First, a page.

The Effects of Xanax Abuse

Xanax addict

Everyone goes through ups and downs, and sometimes life can feel overwhelming, but seeking a different way to escape reality is not the answer. These ups and downs can seem like stress or anxiety, and often medication might seem like the answer. After all, a pill seems like an easy fix compared to life’s turbulence.

Our modern world has made it incredibly easy to walk into a Doctor’s office and request a pill to seemingly fix whatever ails us. If not the Doctor’s office, most prescription drugs are easy to find on the street. Xanax is the brand name for a commonly prescribed benzodiazepine. Benzodiazepines, in particular, have been heavily prescribed for issues such as anxiety, stress and other conditions. Conditions that have little, if any, basis in a physical ailment. As these prescriptions are only meant for short-term use, those who become addicted quickly transition to finding the drug on the street. When users first try Xanax, many quickly notice feeling calmer and more relaxed. It can increase your confidence and make you feel happy. You might feel on top of the world and that you are able to face all of your fears. While this effect is short-lived, it is real. The problem is they do not provide a long-term solution, and continued use will lead to addiction. Once addicted, users are forced to either find the drug on the street or illegally “doctor shop.”

This is the trap.

People sometimes think it is safe to take Xanax because the doctor prescribed it, but the reality is that it may be far more dangerous than other drugs. One clue about just how dangerous Xanax can be would be to take a look at the pill bottle it comes in. Plastered with warnings that the drug may be addictive and to not drive while using them, all of them are real and would very likely happen to you. The medication is fast-acting, and by the time you realize you are dependent, it’s already too late.

Many people begin using Xanax or other benzodiazepines, believing they can easily stop. However, users quickly develop a physical dependence on these drugs. In fact, the withdrawal symptoms are so overwhelming that many users will stay on the medication so they don’t feel the withdrawal effects when stopping it. This physical dependence and the fear of withdrawal is another step toward addiction. To make matters worse, pills found on the street can contain fentanyl, a deadly opioid.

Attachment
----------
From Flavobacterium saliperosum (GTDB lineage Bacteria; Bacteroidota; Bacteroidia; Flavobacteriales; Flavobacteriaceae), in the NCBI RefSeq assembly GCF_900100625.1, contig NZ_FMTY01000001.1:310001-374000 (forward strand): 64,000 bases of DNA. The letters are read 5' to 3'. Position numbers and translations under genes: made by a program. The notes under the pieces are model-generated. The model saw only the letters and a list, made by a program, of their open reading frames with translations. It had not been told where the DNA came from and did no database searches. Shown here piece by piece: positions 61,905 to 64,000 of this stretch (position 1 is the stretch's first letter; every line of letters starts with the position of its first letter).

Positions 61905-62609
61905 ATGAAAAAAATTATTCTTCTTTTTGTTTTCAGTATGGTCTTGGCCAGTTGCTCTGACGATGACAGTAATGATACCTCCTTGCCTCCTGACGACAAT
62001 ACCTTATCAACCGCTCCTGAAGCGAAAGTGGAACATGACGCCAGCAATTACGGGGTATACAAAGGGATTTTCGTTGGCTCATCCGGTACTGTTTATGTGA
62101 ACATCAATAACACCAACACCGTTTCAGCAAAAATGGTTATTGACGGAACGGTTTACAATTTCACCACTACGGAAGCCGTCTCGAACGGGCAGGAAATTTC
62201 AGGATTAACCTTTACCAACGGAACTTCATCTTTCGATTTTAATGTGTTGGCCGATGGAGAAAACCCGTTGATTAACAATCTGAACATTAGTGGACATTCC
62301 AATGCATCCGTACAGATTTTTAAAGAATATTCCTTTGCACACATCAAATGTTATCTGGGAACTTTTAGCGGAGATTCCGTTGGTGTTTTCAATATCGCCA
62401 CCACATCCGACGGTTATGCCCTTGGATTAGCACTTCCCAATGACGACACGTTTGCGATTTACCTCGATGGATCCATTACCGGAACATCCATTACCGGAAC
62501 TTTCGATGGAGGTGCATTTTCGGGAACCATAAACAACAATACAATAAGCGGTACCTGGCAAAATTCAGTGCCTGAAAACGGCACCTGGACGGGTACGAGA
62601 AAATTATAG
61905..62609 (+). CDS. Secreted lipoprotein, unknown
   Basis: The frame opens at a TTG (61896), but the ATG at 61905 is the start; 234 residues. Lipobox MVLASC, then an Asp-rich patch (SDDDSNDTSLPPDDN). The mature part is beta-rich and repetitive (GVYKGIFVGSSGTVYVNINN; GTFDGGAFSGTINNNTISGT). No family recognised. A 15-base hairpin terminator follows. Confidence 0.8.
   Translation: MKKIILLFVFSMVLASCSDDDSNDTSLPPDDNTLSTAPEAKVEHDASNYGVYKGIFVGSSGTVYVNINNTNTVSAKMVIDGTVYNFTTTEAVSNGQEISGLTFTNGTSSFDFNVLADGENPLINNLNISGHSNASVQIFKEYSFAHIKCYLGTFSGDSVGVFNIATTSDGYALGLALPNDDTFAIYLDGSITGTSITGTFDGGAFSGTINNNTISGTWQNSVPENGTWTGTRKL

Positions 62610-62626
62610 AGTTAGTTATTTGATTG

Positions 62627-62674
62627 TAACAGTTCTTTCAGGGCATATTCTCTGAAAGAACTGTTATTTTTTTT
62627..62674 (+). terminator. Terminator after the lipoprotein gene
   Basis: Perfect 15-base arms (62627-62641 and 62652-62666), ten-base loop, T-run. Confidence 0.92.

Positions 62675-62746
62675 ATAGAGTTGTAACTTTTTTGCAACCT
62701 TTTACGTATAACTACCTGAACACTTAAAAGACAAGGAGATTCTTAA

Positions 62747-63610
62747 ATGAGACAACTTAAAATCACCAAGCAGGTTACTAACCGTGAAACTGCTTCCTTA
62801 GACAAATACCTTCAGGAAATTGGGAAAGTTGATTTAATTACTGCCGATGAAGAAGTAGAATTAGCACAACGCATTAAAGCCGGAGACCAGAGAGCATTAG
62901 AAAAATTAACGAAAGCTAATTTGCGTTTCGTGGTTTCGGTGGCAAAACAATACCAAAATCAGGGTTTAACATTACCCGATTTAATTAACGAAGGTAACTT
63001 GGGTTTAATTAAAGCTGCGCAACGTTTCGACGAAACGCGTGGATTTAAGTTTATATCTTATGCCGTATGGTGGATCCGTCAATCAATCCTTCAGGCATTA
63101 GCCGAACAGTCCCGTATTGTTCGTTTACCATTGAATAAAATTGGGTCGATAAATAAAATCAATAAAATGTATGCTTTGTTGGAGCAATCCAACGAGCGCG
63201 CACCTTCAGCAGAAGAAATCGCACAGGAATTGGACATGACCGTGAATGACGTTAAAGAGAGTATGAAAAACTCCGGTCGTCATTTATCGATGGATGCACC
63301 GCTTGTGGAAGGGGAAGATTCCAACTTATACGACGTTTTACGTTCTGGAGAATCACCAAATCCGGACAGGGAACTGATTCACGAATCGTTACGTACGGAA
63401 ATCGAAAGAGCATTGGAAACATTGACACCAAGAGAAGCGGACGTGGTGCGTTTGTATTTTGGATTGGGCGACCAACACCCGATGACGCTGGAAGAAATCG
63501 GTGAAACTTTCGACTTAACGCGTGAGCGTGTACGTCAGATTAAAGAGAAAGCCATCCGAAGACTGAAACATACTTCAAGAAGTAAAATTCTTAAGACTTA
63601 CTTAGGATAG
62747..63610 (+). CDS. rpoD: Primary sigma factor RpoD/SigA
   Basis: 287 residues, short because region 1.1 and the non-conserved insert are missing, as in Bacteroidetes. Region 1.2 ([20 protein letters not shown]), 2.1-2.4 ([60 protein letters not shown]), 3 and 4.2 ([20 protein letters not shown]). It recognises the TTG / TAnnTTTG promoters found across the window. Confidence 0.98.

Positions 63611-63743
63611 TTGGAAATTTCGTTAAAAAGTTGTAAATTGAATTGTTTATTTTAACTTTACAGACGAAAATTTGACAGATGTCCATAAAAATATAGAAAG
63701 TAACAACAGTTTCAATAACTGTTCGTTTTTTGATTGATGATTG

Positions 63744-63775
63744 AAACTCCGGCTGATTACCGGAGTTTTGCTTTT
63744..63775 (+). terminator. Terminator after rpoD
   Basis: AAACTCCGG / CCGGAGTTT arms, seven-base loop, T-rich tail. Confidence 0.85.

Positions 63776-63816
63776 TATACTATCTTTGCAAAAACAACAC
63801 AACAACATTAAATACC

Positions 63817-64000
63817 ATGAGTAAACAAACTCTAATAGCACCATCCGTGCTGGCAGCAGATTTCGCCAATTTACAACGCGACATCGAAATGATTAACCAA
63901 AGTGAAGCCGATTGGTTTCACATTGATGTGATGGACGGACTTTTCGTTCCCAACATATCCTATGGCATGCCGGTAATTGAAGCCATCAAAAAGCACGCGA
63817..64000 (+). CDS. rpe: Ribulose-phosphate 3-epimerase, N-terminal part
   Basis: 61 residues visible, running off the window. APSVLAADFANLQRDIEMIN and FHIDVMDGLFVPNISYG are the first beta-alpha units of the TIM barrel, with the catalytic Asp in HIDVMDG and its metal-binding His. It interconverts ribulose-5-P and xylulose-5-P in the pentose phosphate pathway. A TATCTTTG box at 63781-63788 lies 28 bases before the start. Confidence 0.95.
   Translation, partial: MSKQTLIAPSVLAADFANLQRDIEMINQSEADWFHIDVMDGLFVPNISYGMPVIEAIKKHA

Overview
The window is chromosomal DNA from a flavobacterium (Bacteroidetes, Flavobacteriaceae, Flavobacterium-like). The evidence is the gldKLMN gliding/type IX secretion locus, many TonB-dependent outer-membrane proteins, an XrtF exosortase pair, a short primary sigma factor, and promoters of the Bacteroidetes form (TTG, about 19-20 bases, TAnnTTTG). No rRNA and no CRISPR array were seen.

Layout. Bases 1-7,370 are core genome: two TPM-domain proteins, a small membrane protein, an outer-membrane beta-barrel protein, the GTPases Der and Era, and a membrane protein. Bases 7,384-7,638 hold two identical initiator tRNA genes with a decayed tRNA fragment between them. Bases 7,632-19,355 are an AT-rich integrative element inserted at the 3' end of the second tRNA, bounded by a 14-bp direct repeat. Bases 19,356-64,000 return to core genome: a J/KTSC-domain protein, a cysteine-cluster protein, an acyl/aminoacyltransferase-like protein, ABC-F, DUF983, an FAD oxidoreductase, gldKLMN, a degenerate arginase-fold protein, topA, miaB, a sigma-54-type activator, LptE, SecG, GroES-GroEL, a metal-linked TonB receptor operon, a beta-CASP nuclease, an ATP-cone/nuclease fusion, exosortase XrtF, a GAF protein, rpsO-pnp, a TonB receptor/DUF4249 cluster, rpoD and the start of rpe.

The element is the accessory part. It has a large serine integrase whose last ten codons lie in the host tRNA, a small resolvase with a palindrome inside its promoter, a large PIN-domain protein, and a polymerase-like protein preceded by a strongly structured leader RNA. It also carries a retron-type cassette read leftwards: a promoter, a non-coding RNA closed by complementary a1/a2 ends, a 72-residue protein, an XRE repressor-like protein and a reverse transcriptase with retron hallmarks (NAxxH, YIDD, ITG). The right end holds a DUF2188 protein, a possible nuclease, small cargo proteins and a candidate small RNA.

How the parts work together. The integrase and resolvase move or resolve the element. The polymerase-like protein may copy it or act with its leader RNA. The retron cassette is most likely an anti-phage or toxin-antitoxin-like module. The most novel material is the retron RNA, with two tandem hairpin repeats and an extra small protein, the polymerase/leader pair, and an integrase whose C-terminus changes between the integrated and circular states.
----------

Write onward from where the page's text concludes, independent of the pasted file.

Withdrawal from Xanax can last from 5 to 28 days after stopping, and in some cases, a person may not be back to normal for up to one year. Let’s talk about the withdrawal symptoms that can and most likely happen when stopping the medication.

Depressed mother at home, xanax effect

Users will suffer from extreme anxiety, major stress, and overwhelming feelings from what’s going on around them. They might isolate from family and friends because they don’t feel normal. They will feel weak and very unhappy, they will experience shaking hands, and will not be able to focus or even concentrate on anything. Hot and cold body flashes will definitely occur, as well as not being able to sleep, having vivid dreams, not eating, hallucinations and delusions. Xanax will cause seizures when suddenly quitting the medication, which is why a person should never just stop the medication without professional supervision.

Individuals who are withdrawing from Xanax addiction often first spend a few days in a medical center where they are weaned off the drug little by little. This process is necessary because withdrawal from benzodiazepines can result in death if not managed. This is another clue to just how dangerous these drugs are.

Medications can help with many physical ailments, but taking a drug to mask feelings is never a good idea. Learning to deal with life on its own terms and not masking the effects is a critical skill for anyone to learn. Unfortunately, many who have not often end up caught in the trap of addiction. Before taking any medication, it is important to understand the effects and potential risks.



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AUTHOR

Heni Azzam

Heni earned his Bachelor’s Degree in Video Production from the Art Institute of Houston and went on to work in the media for 16 years, eventually becoming an Operations Manager for a television station. Having witnessed the harm that drugs and alcohol wreak on people’s lives, he is now utilizing his skills to spread awareness about drug and alcohol addiction and to bring hope to families and individuals who are battling addiction.

NARCONON ARROWHEAD

DRUG EDUCATION AND REHABILITATION